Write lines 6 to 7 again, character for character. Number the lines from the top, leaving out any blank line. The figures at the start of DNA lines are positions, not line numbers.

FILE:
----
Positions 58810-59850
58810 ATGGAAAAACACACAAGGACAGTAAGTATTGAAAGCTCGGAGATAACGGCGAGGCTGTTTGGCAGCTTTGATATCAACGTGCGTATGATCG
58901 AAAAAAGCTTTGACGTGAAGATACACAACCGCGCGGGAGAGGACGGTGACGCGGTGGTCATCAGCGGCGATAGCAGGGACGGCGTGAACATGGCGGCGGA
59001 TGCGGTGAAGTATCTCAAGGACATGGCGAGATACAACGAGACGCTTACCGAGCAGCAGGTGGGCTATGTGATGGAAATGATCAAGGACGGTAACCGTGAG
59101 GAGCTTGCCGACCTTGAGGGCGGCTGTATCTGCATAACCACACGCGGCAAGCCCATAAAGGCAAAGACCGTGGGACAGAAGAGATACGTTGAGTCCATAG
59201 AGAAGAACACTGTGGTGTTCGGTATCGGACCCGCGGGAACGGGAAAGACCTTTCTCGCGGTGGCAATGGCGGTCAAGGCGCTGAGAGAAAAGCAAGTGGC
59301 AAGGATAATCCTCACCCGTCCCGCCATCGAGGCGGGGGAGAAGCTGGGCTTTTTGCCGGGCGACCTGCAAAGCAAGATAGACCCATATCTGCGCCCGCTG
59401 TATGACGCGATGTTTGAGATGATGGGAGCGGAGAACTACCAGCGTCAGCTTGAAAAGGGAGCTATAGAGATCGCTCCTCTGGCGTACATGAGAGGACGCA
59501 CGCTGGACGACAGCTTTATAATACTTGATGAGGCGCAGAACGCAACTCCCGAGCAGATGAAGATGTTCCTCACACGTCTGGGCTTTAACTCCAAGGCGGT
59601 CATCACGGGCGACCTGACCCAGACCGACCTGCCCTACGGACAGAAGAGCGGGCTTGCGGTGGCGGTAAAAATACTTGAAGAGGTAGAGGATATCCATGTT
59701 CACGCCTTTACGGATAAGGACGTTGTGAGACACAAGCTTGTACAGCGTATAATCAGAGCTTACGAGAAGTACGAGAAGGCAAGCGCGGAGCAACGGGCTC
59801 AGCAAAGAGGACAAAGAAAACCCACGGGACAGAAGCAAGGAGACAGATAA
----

59201 AGAAGAACACTGTGGTGTTCGGTATCGGACCCGCGGGAACGGGAAAGACCTTTCTCGCGGTGGCAATGGCGGTCAAGGCGCTGAGAGAAAAGCAAGTGGC
59301 AAGGATAATCCTCACCCGTCCCGCCATCGAGGCGGGGGAGAAGCTGGGCTTTTTGCCGGGCGACCTGCAAAGCAAGATAGACCCATATCTGCGCCCGCTG